Family detention centers have been opening up in response to the border crisis. These facilities hold mothers and young children who have just finished the traumatic journey from their home country to the United States. Nearly all of them seek protection from persecution. Liz Sweet, LIRS Director for Access to Justice, recently visited the Karnes County Residential Facility in Texas. In this guest blog post, she gives an insider’s view of the facility.
As an immigration advocate, I have visited a lot of detention sites of various types over the past several years—county jails that hold immigration detainees, large dedicated immigration detention centers, shelters and group homes that hold unaccompanied children, wings of detention facilities that hold individuals with special medical needs, segregation units.
And yet, nothing prepared me for sitting in a detention center last Tuesday in Karnes, Texas and talking to a group of mothers with babies and small children. It’s a family detention center, as of about six weeks ago. Before sitting down to talk to the women, I walked through the facility on a tour where we admired several of the physical attributes of the facility. There is a playground and recreational equipment, small classrooms, private toilets. On several counts, the Karnes County Residential Facility is a model for other immigration detention centers.
But after the tour, I found myself sitting at a little plastic table in the cafeteria with a group of women who were telling me their stories of life in Karnes. To my right, a woman sat with her two year old son. He spent most of our conversation playing with an empty carton of orange juice. On my left was a woman holding a nine month old baby. Next to her was a mother with three sons who were all being held in Karnes. She told me that she and her children had been to see the facility psychologist to help with their depression.
I asked the group if there were young babies in Karnes, and moments later a woman returned with a very young looking girl holding a tiny baby. He was just four months old and his mother worries that she only has short pants in which to dress him and no hat to protect his head from the sun outside or the air conditioner inside. Later, Immigration and Customs Enforcement (ICE) officials inform us that one baby has been baptized in Karnes; I wonder if it was this particular infant. They appear proud of having made these religious accommodations and as someone working for a faith based organization, on the one hand I am pleased to hear that. And yet, I have always thought of baptism as joining a faith community. What will that mean to a teenager about to be confirmed or a husband preparing for his wedding one day to pull out his baptismal certificate and be reminded that he received the sacrament while incarcerated?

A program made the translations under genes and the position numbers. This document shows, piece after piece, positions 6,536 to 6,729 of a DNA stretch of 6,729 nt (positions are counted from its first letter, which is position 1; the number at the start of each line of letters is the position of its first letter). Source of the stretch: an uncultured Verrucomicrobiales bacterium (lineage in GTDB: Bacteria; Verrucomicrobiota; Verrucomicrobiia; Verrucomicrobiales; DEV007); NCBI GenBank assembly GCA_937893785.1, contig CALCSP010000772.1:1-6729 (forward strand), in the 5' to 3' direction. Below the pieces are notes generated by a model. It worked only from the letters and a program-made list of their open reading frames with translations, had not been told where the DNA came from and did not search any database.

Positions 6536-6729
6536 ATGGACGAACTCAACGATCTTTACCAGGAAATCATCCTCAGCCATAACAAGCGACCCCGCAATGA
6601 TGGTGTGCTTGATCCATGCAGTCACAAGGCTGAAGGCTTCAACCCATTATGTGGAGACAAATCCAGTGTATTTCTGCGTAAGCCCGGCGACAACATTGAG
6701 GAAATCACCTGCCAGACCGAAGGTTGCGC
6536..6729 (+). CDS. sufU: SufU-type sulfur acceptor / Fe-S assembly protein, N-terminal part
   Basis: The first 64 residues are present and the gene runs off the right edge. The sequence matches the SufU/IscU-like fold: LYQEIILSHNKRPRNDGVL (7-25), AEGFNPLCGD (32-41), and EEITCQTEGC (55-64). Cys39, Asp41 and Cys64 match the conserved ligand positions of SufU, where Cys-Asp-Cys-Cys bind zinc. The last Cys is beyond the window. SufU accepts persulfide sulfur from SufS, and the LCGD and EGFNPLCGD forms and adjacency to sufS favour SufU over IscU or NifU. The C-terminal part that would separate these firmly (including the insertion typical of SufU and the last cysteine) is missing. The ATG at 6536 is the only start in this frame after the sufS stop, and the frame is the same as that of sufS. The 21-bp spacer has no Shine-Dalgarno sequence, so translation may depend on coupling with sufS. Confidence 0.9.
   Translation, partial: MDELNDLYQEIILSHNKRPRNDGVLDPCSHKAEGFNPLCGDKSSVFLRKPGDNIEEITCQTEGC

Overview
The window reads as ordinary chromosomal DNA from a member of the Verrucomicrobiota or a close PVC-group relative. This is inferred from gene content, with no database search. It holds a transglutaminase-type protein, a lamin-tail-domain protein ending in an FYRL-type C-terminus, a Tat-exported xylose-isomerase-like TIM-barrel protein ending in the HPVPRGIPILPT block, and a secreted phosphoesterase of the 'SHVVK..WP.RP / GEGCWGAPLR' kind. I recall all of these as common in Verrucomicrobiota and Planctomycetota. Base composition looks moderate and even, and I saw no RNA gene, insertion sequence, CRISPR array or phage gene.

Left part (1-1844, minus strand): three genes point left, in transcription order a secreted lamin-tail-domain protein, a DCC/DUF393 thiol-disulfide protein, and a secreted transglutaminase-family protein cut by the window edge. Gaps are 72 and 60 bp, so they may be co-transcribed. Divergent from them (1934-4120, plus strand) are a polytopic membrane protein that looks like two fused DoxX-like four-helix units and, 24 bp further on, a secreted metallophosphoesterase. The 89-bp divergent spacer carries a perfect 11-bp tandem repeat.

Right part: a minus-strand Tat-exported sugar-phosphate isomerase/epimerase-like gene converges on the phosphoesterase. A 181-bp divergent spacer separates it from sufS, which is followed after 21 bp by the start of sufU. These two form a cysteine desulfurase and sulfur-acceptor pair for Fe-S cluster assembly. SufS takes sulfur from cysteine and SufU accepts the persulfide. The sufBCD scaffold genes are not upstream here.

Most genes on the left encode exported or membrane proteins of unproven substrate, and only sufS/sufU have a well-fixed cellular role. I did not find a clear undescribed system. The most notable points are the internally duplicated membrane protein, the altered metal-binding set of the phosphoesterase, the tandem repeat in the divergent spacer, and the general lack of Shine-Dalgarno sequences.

Back in the cafeteria, I asked the women if they knew any pregnant women. A few minutes later, they find a woman who is just two months pregnant. She joins on the edge of our little circle but does not want to talk to me about being a detained pregnant woman. I cannot blame her; I am not sure what I would say in her shoes.
The woman directly across the table throughout these conversations speaks up to tell me that she has a four year old daughter detained with her. She reports that just the night before, her four year old had asked her, why were they “presos,” prisoners?
As I lawyer, there are lots of answers that I can give people in detention. I can talk about the government’s need to ensure compliance, who is eligible for bond and why, and who is subject to mandatory detention. Congress has great latitude to curb due process for migrants, particularly those with lesser immigration statuses or who are apprehended arriving to this country. We certainly have the right to protect our borders.
But as I looked around the faces of these women, I had no answer to that four year old’s question. What explanation do we have for detaining breastfeeding babies, two and four year olds? What explanation do we have for putting 532 women and children—98% of whom seek protection from persecution– into a newly converted detention center?
I told these mothers that I would advocate for them and their babies. I pray for them, and for all of us.
If this story moves you, please consider joining or launching a detention visitation ministry, as an effort to support vulnerable families as they await their immigration legal decision. For more information, visit http://lirs.org/act/visitation/.